Detroit chief nixes 12-hour shifts as homicide rate soars
The longer shifts sought to reduce overtime costs but were tough on officers
By Tresa Baldas and Kristi Tanner
DETROIT — As new FBI crime statistics show Detroit with its highest homicide rate in nearly 20 years, Police Chief James Craig is unveiling shorter shifts for police officers to boost morale among the rank and file — the latest in a series of sweeping changes to the beleaguered department.
Detroit police had been working 12-hour shifts for more than a year as the department sought to reduce overtime costs. The long shifts were tough on officers, Detroit police spokesman Sgt. Michael Woody said.
"You're talking about a police officer for 12 hours a day in the city of Detroit going from run to run to run. The fatigue alone is a major issue," Woody said. "You're talking safety concerns, adequate services that can be provided."
Detroit emergency manager Kevyn Orr has made fighting crime a top priority as works to resurrect the city as it struggles through bankruptcy.
Under Orr's leadership, the Detroit Police Department is getting 50 new squad cars, replacement bulletproof vests and two new devices that Detroit police have never had: electric stun guns and on-body video cameras.
Craig, who took over the department in July, said he is restructuring to get more officers on the streets. Some special operations officers have been redeployed; the number of officers on the mayor's executive protection unit has been reduced, as has the number assigned to the City Council, and officers from Craig's office have been reassigned.
The new shift hours take effect Oct. 14. In addition to three eight-hour shifts a day, there will be an overlapping 10-hour shift for which officers can volunteer.
Woody said shorter shifts will provide a better mix on the street.
"Every few hours, you should expect a fresh officer out on the street," Woody said. "That can speak volumes."
The changes come as FBI statistics released this week show that the city of Detroit is second only to Flint in homicide and violent crime.
Detroit, however, saw fewer violent crimes, dropping from 15,245 in 2011 to 15,011 in 2012.
Flint had the highest homicide rate in the U.S. in 2012 as it saw 63 homicides, giving it a rate of 62.0 per 100,000 population. Flint also had the highest overall violent crime rate in the country, reporting 2,729 violent crimes per 100,000 population.
While Orr declined to comment on the latest FBI crime stats, he has argued several times that Detroit's crime problem cannot be tolerated.
"People should not have the view that Detroit is somehow irreplaceably crime-ridden," Orr said in an interview with the Free Press, later declaring: "Where we are is unacceptable."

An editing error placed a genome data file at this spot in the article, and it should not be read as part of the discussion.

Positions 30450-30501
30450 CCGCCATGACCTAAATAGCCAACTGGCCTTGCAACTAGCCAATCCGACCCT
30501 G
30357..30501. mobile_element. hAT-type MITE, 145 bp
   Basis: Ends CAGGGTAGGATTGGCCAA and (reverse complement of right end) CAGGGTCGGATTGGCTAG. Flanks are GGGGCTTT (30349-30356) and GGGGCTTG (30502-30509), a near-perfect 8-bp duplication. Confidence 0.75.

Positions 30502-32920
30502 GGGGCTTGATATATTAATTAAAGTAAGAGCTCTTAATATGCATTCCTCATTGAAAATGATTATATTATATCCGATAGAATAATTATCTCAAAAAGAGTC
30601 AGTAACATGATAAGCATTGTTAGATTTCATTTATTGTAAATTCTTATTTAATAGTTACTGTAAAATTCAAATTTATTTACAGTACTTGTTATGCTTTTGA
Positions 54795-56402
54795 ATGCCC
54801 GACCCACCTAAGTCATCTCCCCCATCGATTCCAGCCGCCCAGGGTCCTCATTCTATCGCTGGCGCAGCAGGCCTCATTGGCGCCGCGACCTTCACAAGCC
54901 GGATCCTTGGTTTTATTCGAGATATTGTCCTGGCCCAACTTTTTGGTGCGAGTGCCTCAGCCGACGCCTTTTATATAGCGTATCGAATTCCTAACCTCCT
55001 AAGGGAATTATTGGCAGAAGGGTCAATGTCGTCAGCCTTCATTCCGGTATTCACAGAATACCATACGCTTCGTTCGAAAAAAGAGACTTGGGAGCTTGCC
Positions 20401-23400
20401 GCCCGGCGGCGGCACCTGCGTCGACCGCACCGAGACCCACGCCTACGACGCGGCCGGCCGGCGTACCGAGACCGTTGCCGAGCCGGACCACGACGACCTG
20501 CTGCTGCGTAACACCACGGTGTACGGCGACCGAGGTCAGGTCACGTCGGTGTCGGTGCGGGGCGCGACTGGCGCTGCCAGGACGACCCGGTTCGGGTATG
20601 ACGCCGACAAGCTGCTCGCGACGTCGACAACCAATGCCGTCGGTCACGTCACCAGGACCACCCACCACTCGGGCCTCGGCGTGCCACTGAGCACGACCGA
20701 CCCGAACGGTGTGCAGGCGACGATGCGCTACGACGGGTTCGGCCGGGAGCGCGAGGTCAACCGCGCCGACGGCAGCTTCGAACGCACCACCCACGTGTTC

According to the FBI, the nation as a whole is facing an uptick in violent crime. In 2012, the country witnessed 14,827 homicides, giving it a murder rate of 4.7 per 100,000 people. The nation's murder rate rose 0.4% from the year before, but dropped 12.8% from 2008.
Overall violent crime in the U.S. increased 0.7% in 2012, while property crimes decreased 0.9%, marking the 10th straight year of declines for those crimes, according to the FBI's statistics.
The FBI also released the following:
— In 2012, there were an estimated 1,214,462 violent crimes in the U.S. Murder and non-negligent manslaughter, forcible rape and aggravated assault increased 1.1%, 0.2% and 1.1%, respectively. However, the estimated number of robbery offenses declined 0.1%.
— Nationwide, there were an estimated 8,975,438 property crimes. The estimated number of burglaries declined 3.7% in 2012 when compared with the 2011 figure. The estimated number of larceny-thefts remained unchanged, and motor vehicle thefts increased 0.6%.
-- Collectively, victims of property crimes (excluding arson) suffered $15.5 billion in losses in 2012.
— The FBI estimated that agencies nationwide made about 12.2 million arrests, excluding traffic violations, in 2012. The arrest rate for violent crime was 166.3 per 100,000 inhabitants, and the rate for property crime was 528.1 per 100,000 inhabitants.
— By violent crime offense, the arrest rate for murder and non-negligent manslaughter was 3.5; forcible rape, 5.8; robbery, 33.1, and the aggravated assault, 123.9 per 100,000 inhabitants.
— By property crime offense, the arrest rate for burglary was 90.7; larceny-theft, 411.9, and motor vehicle theft, 21.9. The arrest rate for arson was 3.7 per 100,000 inhabitants.
— In 2012, there were 14,006 law enforcement agencies that reported their staffing levels to the FBI. These agencies reported that, as of Oct. 31, 2012, they collectively employed 670,439 sworn officers and 285,883 civilians, a rate of 3.4 employees per 1,000 inhabitants.
The FBI's statistics are based on responses from 18,290 law enforcement agencies from around the country, including city, county, state, university and college, tribal and federal agencies.
Copyright 2013 the Detroit Free Press
McClatchy-Tribune News Service
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